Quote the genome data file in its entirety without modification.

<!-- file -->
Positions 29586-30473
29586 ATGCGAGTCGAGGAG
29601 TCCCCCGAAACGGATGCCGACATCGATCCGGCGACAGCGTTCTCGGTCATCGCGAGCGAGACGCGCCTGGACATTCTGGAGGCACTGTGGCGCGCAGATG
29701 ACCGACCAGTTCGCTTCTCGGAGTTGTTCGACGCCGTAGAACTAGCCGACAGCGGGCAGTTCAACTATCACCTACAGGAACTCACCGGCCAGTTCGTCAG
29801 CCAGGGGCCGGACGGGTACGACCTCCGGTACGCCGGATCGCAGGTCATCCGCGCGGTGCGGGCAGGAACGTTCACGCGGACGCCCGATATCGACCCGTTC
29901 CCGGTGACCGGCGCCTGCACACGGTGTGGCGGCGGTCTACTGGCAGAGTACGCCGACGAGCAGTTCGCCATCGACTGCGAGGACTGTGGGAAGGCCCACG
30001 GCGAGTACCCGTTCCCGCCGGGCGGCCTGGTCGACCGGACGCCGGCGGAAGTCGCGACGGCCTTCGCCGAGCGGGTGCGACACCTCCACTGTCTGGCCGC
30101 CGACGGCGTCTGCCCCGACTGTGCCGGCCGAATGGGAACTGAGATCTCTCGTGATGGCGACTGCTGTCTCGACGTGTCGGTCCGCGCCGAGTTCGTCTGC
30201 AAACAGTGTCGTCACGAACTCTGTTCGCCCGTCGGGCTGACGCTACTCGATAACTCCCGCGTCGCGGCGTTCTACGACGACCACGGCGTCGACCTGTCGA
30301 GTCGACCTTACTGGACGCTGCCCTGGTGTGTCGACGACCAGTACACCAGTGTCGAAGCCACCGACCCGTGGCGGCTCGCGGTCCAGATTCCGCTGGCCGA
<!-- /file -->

Positions 29586-30473
29586 ATGCGAGTCGAGGAG
29601 TCCCCCGAAACGGATGCCGACATCGATCCGGCGACAGCGTTCTCGGTCATCGCGAGCGAGACGCGCCTGGACATTCTGGAGGCACTGTGGCGCGCAGATG
29701 ACCGACCAGTTCGCTTCTCGGAGTTGTTCGACGCCGTAGAACTAGCCGACAGCGGGCAGTTCAACTATCACCTACAGGAACTCACCGGCCAGTTCGTCAG
29801 CCAGGGGCCGGACGGGTACGACCTCCGGTACGCCGGATCGCAGGTCATCCGCGCGGTGCGGGCAGGAACGTTCACGCGGACGCCCGATATCGACCCGTTC
29901 CCGGTGACCGGCGCCTGCACACGGTGTGGCGGCGGTCTACTGGCAGAGTACGCCGACGAGCAGTTCGCCATCGACTGCGAGGACTGTGGGAAGGCCCACG
30001 GCGAGTACCCGTTCCCGCCGGGCGGCCTGGTCGACCGGACGCCGGCGGAAGTCGCGACGGCCTTCGCCGAGCGGGTGCGACACCTCCACTGTCTGGCCGC
30101 CGACGGCGTCTGCCCCGACTGTGCCGGCCGAATGGGAACTGAGATCTCTCGTGATGGCGACTGCTGTCTCGACGTGTCGGTCCGCGCCGAGTTCGTCTGC
30201 AAACAGTGTCGTCACGAACTCTGTTCGCCCGTCGGGCTGACGCTACTCGATAACTCCCGCGTCGCGGCGTTCTACGACGACCACGGCGTCGACCTGTCGA
30301 GTCGACCTTACTGGACGCTGCCCTGGTGTGTCGACGACCAGTACACCAGTGTCGAAGCCACCGACCCGTGGCGGCTCGCGGTCCAGATTCCGCTGGCCGA